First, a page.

Richard Frimpong Oppong
Richard Frimpong Oppong
Richard Frimpong Oppong and Pontian N. Okoli
This Chapter considers how the HCCH can become a truly global organisation through an examination of factors that impede its growth, focusing specifically on Africa, a priority region for the HCCH. The authors suggest that there is a need to consider what the HCCH set out to achieve; if the aims have remained consistent; and how the means of attaining such aims can be improved. These considerations are underpinned by representation and participation vis-à-vis themes concerning the family (e.g. protection of children) and international litigation generally (e.g. the recognition and enforcement of foreign judgments). Special attention is given to the involvement of African States with a view to ensuring the HCCH becomes a truly international organisation. The Chapter considers trends, jurisdictional differences, regional approaches, and relevant transaction cost. The authors note that there has been much progress since the HCCH was established: membership has increased, and more countries sign conventions. However, the participation of African States in negotiating processes remains limited. The Chapter concludes that inclusive participation is critical to sustainable growth and to ensure the HCCH becomes a truly global organisation.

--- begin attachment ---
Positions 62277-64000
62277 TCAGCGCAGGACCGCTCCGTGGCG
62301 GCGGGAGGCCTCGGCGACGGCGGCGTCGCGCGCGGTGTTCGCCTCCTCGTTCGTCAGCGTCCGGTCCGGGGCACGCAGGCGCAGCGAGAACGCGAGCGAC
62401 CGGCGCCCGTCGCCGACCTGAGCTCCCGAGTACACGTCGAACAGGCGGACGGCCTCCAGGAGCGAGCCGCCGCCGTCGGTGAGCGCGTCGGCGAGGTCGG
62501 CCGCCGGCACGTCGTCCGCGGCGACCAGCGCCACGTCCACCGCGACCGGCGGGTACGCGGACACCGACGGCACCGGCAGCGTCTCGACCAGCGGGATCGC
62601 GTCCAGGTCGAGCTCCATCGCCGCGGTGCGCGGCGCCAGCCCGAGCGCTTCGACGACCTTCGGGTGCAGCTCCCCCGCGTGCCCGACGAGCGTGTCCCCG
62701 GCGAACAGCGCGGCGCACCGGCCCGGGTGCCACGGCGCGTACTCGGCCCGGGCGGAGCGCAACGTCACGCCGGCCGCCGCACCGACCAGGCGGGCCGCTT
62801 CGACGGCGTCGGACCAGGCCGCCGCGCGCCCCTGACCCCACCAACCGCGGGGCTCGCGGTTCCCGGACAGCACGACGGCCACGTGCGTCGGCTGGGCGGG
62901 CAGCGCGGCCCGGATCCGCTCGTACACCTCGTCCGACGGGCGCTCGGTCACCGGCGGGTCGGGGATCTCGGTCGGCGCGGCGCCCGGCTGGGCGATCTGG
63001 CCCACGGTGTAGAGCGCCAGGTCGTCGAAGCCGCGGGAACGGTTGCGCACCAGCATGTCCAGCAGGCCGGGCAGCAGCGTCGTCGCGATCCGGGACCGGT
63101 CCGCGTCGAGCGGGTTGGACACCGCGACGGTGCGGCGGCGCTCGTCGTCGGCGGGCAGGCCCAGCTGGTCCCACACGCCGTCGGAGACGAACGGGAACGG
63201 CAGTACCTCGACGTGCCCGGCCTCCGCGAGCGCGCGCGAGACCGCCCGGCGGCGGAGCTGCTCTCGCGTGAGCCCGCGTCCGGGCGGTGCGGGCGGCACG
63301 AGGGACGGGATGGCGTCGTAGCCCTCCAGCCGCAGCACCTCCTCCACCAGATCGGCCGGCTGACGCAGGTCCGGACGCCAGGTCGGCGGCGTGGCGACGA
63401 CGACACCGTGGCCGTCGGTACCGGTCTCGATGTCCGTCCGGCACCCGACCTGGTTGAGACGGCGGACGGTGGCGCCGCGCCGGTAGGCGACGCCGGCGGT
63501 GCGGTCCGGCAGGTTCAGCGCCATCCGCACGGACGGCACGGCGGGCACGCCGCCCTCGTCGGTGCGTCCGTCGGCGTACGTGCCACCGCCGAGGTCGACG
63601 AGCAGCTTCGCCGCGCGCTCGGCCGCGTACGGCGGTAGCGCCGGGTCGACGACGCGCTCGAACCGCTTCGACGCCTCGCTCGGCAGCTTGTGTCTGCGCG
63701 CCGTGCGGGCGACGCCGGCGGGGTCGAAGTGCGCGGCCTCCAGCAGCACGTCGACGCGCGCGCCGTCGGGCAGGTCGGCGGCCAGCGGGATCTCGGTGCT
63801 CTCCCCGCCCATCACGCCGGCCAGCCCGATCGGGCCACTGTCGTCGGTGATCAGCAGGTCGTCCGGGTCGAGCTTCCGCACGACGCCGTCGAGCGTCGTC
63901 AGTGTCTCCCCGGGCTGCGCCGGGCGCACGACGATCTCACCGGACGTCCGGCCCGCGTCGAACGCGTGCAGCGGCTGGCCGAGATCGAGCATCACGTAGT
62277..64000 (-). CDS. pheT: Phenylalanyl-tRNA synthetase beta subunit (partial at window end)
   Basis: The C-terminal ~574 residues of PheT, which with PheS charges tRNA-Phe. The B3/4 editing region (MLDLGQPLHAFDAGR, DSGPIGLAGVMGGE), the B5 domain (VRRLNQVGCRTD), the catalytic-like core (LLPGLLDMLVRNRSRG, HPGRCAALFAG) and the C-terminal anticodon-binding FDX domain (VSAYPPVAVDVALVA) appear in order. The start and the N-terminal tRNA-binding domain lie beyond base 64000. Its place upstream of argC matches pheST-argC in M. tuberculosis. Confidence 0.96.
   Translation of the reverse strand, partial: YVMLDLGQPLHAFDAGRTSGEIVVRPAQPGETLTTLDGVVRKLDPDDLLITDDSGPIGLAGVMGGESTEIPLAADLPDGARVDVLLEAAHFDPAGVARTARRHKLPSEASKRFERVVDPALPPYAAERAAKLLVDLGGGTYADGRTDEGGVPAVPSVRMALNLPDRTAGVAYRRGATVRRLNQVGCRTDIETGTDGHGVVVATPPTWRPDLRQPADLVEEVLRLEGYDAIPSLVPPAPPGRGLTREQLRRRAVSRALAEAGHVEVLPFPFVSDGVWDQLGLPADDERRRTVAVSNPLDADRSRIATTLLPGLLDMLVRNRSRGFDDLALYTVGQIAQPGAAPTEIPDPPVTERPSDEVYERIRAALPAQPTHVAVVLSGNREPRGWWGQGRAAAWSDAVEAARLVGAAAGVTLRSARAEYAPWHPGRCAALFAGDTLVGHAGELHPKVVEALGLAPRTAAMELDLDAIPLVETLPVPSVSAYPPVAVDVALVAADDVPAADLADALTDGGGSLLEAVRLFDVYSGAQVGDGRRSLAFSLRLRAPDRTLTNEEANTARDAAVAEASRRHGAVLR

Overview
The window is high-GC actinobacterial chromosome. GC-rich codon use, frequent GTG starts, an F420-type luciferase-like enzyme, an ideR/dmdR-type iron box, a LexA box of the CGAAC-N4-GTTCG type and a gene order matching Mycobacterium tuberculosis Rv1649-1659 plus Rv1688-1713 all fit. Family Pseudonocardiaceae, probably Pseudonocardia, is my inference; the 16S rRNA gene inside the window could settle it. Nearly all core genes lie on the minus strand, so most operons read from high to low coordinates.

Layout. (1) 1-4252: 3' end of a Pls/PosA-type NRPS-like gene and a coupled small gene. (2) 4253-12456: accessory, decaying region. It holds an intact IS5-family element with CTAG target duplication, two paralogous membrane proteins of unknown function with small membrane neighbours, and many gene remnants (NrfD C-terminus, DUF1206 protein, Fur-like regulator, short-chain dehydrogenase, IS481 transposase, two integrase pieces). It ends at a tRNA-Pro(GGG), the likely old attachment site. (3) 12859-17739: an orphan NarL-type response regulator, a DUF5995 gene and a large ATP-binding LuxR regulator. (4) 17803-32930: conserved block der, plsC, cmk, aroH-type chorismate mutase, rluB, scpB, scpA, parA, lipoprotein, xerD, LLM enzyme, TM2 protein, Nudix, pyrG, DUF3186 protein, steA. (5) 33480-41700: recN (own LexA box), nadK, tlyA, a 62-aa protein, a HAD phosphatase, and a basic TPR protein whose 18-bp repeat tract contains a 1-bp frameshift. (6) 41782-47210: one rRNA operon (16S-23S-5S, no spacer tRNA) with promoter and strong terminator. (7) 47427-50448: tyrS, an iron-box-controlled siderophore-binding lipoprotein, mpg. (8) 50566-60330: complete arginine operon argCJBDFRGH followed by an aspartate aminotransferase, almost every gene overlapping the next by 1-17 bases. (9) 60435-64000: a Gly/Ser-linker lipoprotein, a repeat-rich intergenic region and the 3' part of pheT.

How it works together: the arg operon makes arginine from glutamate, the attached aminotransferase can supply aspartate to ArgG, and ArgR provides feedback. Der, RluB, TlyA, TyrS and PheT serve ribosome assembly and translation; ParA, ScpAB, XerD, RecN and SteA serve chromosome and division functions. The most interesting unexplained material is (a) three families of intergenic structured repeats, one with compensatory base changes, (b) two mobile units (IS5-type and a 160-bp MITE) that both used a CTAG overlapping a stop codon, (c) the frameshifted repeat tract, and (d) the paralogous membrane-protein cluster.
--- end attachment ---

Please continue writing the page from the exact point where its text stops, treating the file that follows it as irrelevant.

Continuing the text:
Richard Frimpong Oppong and Angela M. Barreto
A recent feature in the landscape of international law is the international and regional courts that allow individuals to bring claims against states. This chapter examines the enforcement of judgments obtained by individuals who successfully litigate before such international courts. It argues that the right to litigate before international courts has not been matched by the institution of a regime that would ensure the effective enforcement of judgments obtained from these courts. While there exist robust and well-tested regimes for enforcing foreign judgments before national courts, no such regime exists with respect to judgments from international courts. The chapter argues that the current mechanisms for enforcing international judgments such as the use of international non-judicial institutions (for example, the United Nations Security Council), self-help, diplomacy and negotiations were designed for inter-state international litigation and are ill-suited for claims brought against states by individuals before international courts. The chapter argues that, for individuals, more judicial and less political methods of enforcement are needed, and the option of using national courts to enforce international judgments is one of the surest ways of enhancing the effectiveness of international judgments, even though it has its own challenges. KEYWORDS: international courts; individual claims; judgment enforcement; self-help; diplomacy and negotiations; national courts